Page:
#> 4       grass  landuse grass      G #64A064FF
#> 5     natural  natural            N #647864FF
#> 6        park  leisure  park      P #647864FF
#> 7     highway  highway            H #000000FF
#> 8    boundary boundary           BO #C8C8C8FF
#> 9        tree  natural  tree      T #64A064FF
#> 10 background                          gray20

Many structures are identified by keys only, in which cases the values are empty strings.

osm_structures()$value[1:4]
#> [1] ""      ""      ""      "grass"

The last row of osm_structures exists only to define the background colour of the map, as explained below (3.3. Automating map production).

The suffices include as many letters as are necessary to represent all unique structure names. make_osm_map returns a list of two components:

  1. osm_data containing the data objects passed in the osm_structures argument. Any existing osm_data may also be submitted to make_osm_map, in which case any objects not present in the submitted data will be appended to the returned version. If osm_data is not submitted, all objects in osm_structures will be downloaded and returned.
  2. map containing the ggplot2 map objects with layers overlaid according to the sequence and colour schemes specified in osm_structures

The data specified in osm_structures can then be downloaded simply by calling:

dat <- make_osm_map(structures=osm_structures (), bbox=bbox)
names(dat)
#> [1] "osm_data" "map"
sapply(dat, class)
#> $osm_data
#> [1] "list"
#> 
#> $map
#> [1] "gg"     "ggplot"
names(dat$osm_data)
#> [1] "dat_BU" "dat_A"  "dat_W"  "dat_G"  "dat_N"  "dat_P"  "dat_H"  "dat_BO"
#> [9] "dat_T"

The requested data are contained in dat$osm_data. A list of desired structures can also be passed to this function, for example,

osm_structures(structures = c('building', 'highway'))
#>    structure      key value suffix      cols
#> 1   building building            B #646464FF
#> 2    highway  highway            H #000000FF
#> 3 background                          gray20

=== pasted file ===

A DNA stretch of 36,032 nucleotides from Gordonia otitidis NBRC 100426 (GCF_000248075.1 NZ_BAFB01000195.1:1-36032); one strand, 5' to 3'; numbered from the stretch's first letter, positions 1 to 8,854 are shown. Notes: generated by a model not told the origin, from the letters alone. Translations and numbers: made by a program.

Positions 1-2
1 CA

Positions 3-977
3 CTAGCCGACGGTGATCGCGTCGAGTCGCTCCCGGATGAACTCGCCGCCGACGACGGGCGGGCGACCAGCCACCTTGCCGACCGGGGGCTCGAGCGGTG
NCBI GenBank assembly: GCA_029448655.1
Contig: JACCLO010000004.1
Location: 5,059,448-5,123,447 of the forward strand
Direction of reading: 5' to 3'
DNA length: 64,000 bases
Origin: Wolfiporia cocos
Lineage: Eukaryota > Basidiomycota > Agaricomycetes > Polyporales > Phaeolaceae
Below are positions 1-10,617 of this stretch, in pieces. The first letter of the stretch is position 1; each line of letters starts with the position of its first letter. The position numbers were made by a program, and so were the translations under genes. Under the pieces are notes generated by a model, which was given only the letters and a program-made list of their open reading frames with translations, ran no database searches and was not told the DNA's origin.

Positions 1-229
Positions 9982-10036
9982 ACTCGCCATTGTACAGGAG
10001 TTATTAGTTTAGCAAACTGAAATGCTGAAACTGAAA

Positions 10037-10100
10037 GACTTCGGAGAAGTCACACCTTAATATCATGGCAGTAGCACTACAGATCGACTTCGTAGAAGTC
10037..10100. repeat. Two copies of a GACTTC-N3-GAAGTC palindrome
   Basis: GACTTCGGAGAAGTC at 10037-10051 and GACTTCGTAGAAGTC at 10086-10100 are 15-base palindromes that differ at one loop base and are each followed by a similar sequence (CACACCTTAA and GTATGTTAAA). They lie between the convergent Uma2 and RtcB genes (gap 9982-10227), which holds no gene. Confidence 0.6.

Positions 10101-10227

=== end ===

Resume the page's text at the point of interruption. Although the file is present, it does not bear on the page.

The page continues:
Passing this to make_osm_map will download only these two structures. Finally, note that the example of,

osm_structures(structures = 'grass')
#>    structure     key value suffix      cols
#> 1      grass landuse grass      G #64A064FF
#> 2 background                         gray20

demonstrates that osm_structures converts a number of common keys to OSM-appropriate key-value pairs.

Producing maps

Maps will generally contain multiple kinds of OSM data, for example,

dat_B <- extract_osm_objects(key='building', bbox=bbox)
dat_H <- extract_osm_objects(key='highway', bbox=bbox)
dat_T <- extract_osm_objects(key='natural', value='tree', bbox=bbox)

As illustrated above, plotting maps requires first making a basemap with a specified background colour. Portions of maps can also be plotted by creating a basemap with a smaller bounding box.

bbox_small <- get_bbox(c(-0.13,51.51,-0.11,51.52))
map <- osm_basemap(bbox=bbox_small, bg='gray20')
map <- add_osm_objects(map, dat_H, col='gray70')
map <- add_osm_objects(map, dat_B, col='gray40')

map is then a ggplot2 which may be viewed simply by passing it to print_osm_map:

print_osm_map(map)

Other graphical parameters can also be passed to add_osm_objects, such as border colours or line widths and types. For example,

map <- osm_basemap(bbox=bbox_small, bg='gray20')
map <- add_osm_objects(map, dat_B, col='gray40', border='orange', size=0.2)
print_osm_map(map)

Saving Maps

The function print_osm_map() can be used to print either to on-screen graphical devices or to graphics files (see, for example, ?png for a list of possible graphics devices). Sizes and resolutions of devices may be specified with the appropriate parameters. Device dimensions are scaled by default to the proportions of the bounding box (although this can be over-ridden).

A screen-based device simply requires

print_osm_map(map)

while examples of writing higher resolution versions to files include:

print_osm_map(map, filename="map.png", width=10, units="in", dpi=72)
print_osm_map(map, filename="map.eps", width=1000, units="px", dpi=72)
print_osm_map(map, filename="map", device="jpeg", width=10, units="cm")

Citing

Mark Padgham (2016). osmplotr: Customisable Images of OpenStreetMap Data. R package version 0.2.3 https://cran.rstudio.com/package=osmplotr

License and bugs